I have a project scheduled to go live April 1. The trainers that we need to do the one last thing before go live are tied up revising critical education modules to be online and rescheduling training locations to meet 6-feet distance minimums. My training is not critical so we shelved it until after this passes.
My MVP is to back off. Sometimes the best thing to do is nothing. And when it is the right thing for you, it is automatically the right thing for everyone. When we pulled the plug on the April 1 go live, a couple people send me a nice message telling me they appreciated the space to focus on more critical items.
No one wants to feel like we are letting someone else down. But on a good day, doing all the things is not sustainably productive, let alone during a pandemic! Let me say it this way – my MVP, the least amount I can do, is to give someone else the grace I would want to be given in their shoes.
3 – Staying healthy
Here is what our dinner MVP was earlier this week – meat, cheese, crackers on a tray. Followed by ice cream. We ate in front of the TV. This is not ideal, nor sustainable. This is not our usual MO for dinner, but sometimes it is just about getting by, doing just enough. Minimum Viable Product. What is the least amount I can do to get food in front of my people.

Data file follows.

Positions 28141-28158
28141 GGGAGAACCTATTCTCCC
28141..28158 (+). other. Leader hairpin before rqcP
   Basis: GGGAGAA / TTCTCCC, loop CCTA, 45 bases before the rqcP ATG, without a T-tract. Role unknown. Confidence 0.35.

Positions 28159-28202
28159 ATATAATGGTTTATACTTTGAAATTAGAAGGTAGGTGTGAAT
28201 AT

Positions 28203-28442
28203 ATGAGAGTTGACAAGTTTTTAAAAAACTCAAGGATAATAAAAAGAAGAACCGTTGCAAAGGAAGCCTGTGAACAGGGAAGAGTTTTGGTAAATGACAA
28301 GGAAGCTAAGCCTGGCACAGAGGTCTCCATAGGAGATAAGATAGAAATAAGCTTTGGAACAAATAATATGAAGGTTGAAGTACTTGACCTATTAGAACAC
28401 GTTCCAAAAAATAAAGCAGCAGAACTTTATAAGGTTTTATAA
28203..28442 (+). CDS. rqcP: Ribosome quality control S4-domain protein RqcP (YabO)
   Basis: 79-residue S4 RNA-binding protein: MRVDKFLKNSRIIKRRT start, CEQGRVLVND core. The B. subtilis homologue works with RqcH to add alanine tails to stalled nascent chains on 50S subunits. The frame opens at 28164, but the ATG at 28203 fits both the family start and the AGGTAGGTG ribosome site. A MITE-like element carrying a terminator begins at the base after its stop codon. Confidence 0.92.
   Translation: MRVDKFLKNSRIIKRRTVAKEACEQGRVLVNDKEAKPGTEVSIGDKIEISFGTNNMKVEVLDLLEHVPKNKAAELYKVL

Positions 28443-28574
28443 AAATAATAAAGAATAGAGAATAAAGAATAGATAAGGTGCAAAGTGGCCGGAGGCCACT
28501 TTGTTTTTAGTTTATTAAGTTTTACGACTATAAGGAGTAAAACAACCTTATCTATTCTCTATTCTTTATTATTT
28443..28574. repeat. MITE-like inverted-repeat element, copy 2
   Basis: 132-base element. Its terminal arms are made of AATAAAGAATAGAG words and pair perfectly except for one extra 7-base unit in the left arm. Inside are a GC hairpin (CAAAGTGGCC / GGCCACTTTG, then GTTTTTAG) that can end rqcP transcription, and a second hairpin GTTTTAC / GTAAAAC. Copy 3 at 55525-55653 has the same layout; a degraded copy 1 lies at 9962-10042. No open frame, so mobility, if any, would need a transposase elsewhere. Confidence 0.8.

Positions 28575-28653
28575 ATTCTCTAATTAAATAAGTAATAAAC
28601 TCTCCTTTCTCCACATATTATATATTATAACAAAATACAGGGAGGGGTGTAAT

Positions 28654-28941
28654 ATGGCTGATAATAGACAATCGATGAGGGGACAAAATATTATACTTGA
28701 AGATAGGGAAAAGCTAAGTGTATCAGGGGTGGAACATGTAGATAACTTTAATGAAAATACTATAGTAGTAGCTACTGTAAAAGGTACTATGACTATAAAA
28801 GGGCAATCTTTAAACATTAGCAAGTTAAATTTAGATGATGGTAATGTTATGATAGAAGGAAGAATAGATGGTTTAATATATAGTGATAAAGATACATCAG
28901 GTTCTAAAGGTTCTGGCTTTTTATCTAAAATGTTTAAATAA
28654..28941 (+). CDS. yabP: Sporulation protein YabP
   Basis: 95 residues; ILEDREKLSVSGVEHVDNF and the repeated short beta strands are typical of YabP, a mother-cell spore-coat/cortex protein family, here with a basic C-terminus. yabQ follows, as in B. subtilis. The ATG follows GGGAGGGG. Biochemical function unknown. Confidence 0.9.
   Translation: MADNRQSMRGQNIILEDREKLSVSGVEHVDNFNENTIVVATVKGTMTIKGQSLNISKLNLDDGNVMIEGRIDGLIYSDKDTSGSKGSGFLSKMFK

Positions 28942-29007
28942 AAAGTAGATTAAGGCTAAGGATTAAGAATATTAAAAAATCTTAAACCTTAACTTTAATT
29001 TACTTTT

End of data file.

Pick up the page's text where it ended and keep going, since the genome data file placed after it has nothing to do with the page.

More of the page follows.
Same with exercise. I cannot even with these people who are using this time to lose weight. I am lucky to have a dog who requires a walk and a husband who has set that walk to be first thing in the morning. This week I dragged myself along a few times – no bra because that was one more hurdle I could not clear. No contacts or glasses to see anyone judging me for not wearing a bra. Headphones to prevent anyone talking to me – including my husband. In better times I would gear up and walk aggressively and use this time for meaningful conversations with my partner. Not with MVP – I just want to move my body for 20 minutes. Even if that means some body parts moved more than others.
Determine your MVP
This could be an exercise you complete as a family or as a “leadership team” with your spouse. You can be formal and write it out. You can also ask on the fly with each situation, “What is the least amount I can do and still deliver something towards the goal?”
- What is important
- Getting SOME learning done
- Basic hygiene
- Being kind to each other
- What has to be done?
- You have to eat, can you make them easy
- Work if your business is still running
- What would feel soothing in this moment
- Instead of listening to a book on double speed, would it be more soothing to have silence while you clean the surfaces with bleach for the 10th time that day
- Bras are never soothing. Wear whatever is comfortable. Adopt the Teleconference Mullet – business on top, sweatpants on bottom
To paraphrase all the Frozen movies in one cliche: Let it go and do the next right thing. Right after we wash our hands.